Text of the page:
A housing nonprofit run by a Ramsey County Board member owes nearly $40,000 in property taxes on 14 properties, including a St. Paul duplex that soon may face forfeiture.
Commissioner Blake Huffman, a former Wells Fargo Home Mortgage executive who ran briefly last year for governor, formed Journey Home Minnesota in 2008 to provide housing for financially struggling veterans, their families and single parents. Huffman and the nonprofit own 18 properties in the metro area and one on the North Shore; another property in Shoreview belongs to a limited liability corporation that lists Huffman as its sole registered agent.
Of those 20 properties, 14 owed a total of $39,673 in overdue taxes as of Tuesday, according to tax records. Huffman’s LLC also had racked up $3,711 in delinquent taxes on its Shoreview property before paying them in the past week.
Huffman said in an interview that his nonprofit has run into cash-flow issues while in the process of selling off several of its properties.
“It’s really kind of boring,” Huffman said. “We had up to 45 houses at one point. We thought it was too big, so we’re shrinking our portfolio. I’ve talked to the banks and the county, and our commitment is to get caught up by the end of July, in the next week or so.”
He said that the nonprofit is “perfectly fine” financially.
“It’s a short-term issue,” he said. “We have about four properties left to downsize. Once that happens we’re back to where we need to be.”
Some taxes have been overdue for years. Journey Home is behind on taxes for a vacant Sherburne Avenue duplex in St. Paul that were due in 2016, 2017 and the first half of 2018.
Minnesota law allows owners three years to pay delinquent taxes before the state seizes the property and has it auctioned off to pay the debt. For Journey Home, the deadline on the Sherburne duplex — July 31 — is fast approaching. The property was in arrears by $9,323 as of Tuesday, and the forfeiture process has begun.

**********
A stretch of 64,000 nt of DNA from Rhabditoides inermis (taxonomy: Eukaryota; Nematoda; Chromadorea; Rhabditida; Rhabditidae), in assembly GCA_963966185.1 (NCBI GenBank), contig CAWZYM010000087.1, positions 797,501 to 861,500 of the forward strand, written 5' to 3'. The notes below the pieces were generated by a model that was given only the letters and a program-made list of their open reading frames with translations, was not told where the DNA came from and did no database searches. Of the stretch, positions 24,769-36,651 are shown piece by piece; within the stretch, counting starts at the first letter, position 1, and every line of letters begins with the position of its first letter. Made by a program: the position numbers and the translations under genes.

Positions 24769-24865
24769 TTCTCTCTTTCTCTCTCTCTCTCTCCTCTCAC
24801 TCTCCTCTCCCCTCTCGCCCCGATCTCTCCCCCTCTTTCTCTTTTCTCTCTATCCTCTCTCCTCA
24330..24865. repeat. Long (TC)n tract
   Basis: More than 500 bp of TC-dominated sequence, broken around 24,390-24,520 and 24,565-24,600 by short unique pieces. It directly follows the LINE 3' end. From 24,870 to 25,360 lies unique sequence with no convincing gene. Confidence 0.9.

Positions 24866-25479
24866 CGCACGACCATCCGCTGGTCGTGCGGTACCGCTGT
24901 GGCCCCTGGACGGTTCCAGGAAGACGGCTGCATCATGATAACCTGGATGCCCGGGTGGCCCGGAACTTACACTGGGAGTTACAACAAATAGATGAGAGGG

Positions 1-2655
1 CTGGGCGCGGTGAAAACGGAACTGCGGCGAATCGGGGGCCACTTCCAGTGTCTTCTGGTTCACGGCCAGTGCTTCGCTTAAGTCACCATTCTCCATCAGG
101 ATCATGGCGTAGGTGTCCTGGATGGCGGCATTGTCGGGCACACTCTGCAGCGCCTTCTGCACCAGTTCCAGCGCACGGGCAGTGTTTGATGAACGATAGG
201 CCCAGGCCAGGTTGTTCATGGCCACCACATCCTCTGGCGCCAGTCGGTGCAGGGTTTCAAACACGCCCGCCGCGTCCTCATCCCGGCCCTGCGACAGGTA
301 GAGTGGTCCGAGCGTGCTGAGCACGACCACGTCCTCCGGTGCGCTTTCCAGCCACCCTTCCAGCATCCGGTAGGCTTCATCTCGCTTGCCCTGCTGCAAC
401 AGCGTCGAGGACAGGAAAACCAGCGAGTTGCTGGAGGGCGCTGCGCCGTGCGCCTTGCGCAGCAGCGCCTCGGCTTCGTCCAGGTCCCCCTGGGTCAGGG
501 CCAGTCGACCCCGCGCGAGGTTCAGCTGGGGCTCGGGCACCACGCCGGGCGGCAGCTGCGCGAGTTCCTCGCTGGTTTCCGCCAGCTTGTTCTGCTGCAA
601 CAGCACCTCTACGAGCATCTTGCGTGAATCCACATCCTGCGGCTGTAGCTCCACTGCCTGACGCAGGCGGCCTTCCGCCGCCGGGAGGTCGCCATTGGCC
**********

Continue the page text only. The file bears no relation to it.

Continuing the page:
Huffman has a meeting scheduled for Thursday with county tax officials to sign a confession of judgment, according to the county tax office. If the Sherburne duplex qualifies for a confession, the county auditor would set up a payment plan and Journey Home won’t lose the property.
Two other properties owned by Journey Home are also delinquent, which means that they’re more than a year behind on their taxes.
Race for governor
Journey Home, according to Huffman, builds homes, buys and remodels foreclosed units and receives donated properties, then rents them at below market rates. The intended beneficiaries are struggling vets and families at risk.
Huffman, 53, served on the Shoreview City Council for 16 years before he was elected to the Ramsey County Board in 2012, representing the suburbs in the northern third of the county. He was reelected with no opposition in 2016.
As a commissioner, Huffman has been a strong supporter of economic development and an advocate for the cleanup and redevelopment of the former Twin Cities Army Ammunition Plant site. His County Board salary is $92,000.